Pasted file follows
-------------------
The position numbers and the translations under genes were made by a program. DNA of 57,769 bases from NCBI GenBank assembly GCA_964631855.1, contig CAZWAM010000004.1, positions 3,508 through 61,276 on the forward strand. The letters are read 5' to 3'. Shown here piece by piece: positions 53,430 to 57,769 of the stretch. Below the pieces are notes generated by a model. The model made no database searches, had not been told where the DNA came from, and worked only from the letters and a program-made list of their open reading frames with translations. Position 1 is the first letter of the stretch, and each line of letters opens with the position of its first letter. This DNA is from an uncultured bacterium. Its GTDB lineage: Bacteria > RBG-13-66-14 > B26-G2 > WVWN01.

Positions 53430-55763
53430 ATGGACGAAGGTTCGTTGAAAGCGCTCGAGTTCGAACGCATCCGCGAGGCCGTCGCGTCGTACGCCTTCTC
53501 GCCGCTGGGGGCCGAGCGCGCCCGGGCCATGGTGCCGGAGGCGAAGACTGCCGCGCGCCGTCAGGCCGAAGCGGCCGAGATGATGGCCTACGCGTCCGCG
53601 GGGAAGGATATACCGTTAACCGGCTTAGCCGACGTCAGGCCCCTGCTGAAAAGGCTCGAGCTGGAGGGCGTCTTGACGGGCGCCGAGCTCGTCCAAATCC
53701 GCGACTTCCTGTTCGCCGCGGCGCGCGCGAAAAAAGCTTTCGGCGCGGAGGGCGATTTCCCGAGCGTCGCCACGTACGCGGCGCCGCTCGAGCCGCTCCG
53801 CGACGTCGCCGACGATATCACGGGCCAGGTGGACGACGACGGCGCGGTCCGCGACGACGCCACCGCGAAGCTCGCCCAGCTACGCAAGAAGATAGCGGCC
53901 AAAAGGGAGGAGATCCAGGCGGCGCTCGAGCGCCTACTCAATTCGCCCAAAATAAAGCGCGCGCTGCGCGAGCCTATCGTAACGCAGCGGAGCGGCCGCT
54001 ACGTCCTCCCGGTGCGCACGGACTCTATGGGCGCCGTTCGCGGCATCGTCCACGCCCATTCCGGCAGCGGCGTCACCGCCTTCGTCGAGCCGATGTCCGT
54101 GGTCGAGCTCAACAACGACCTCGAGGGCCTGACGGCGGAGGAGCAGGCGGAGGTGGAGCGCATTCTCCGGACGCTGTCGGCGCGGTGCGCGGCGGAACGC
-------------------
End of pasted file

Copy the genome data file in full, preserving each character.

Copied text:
The position numbers and the translations under genes were made by a program. DNA of 57,769 bases from NCBI GenBank assembly GCA_964631855.1, contig CAZWAM010000004.1, positions 3,508 through 61,276 on the forward strand. The letters are read 5' to 3'. Shown here piece by piece: positions 53,430 to 57,769 of the stretch. Below the pieces are notes generated by a model. The model made no database searches, had not been told where the DNA came from, and worked only from the letters and a program-made list of their open reading frames with translations. Position 1 is the first letter of the stretch, and each line of letters opens with the position of its first letter. This DNA is from an uncultured bacterium. Its GTDB lineage: Bacteria > RBG-13-66-14 > B26-G2 > WVWN01.

Positions 53430-55763
53430 ATGGACGAAGGTTCGTTGAAAGCGCTCGAGTTCGAACGCATCCGCGAGGCCGTCGCGTCGTACGCCTTCTC
53501 GCCGCTGGGGGCCGAGCGCGCCCGGGCCATGGTGCCGGAGGCGAAGACTGCCGCGCGCCGTCAGGCCGAAGCGGCCGAGATGATGGCCTACGCGTCCGCG
53601 GGGAAGGATATACCGTTAACCGGCTTAGCCGACGTCAGGCCCCTGCTGAAAAGGCTCGAGCTGGAGGGCGTCTTGACGGGCGCCGAGCTCGTCCAAATCC
53701 GCGACTTCCTGTTCGCCGCGGCGCGCGCGAAAAAAGCTTTCGGCGCGGAGGGCGATTTCCCGAGCGTCGCCACGTACGCGGCGCCGCTCGAGCCGCTCCG
53801 CGACGTCGCCGACGATATCACGGGCCAGGTGGACGACGACGGCGCGGTCCGCGACGACGCCACCGCGAAGCTCGCCCAGCTACGCAAGAAGATAGCGGCC
53901 AAAAGGGAGGAGATCCAGGCGGCGCTCGAGCGCCTACTCAATTCGCCCAAAATAAAGCGCGCGCTGCGCGAGCCTATCGTAACGCAGCGGAGCGGCCGCT
54001 ACGTCCTCCCGGTGCGCACGGACTCTATGGGCGCCGTTCGCGGCATCGTCCACGCCCATTCCGGCAGCGGCGTCACCGCCTTCGTCGAGCCGATGTCCGT
54101 GGTCGAGCTCAACAACGACCTCGAGGGCCTGACGGCGGAGGAGCAGGCGGAGGTGGAGCGCATTCTCCGGACGCTGTCGGCGCGGTGCGCGGCGGAACGC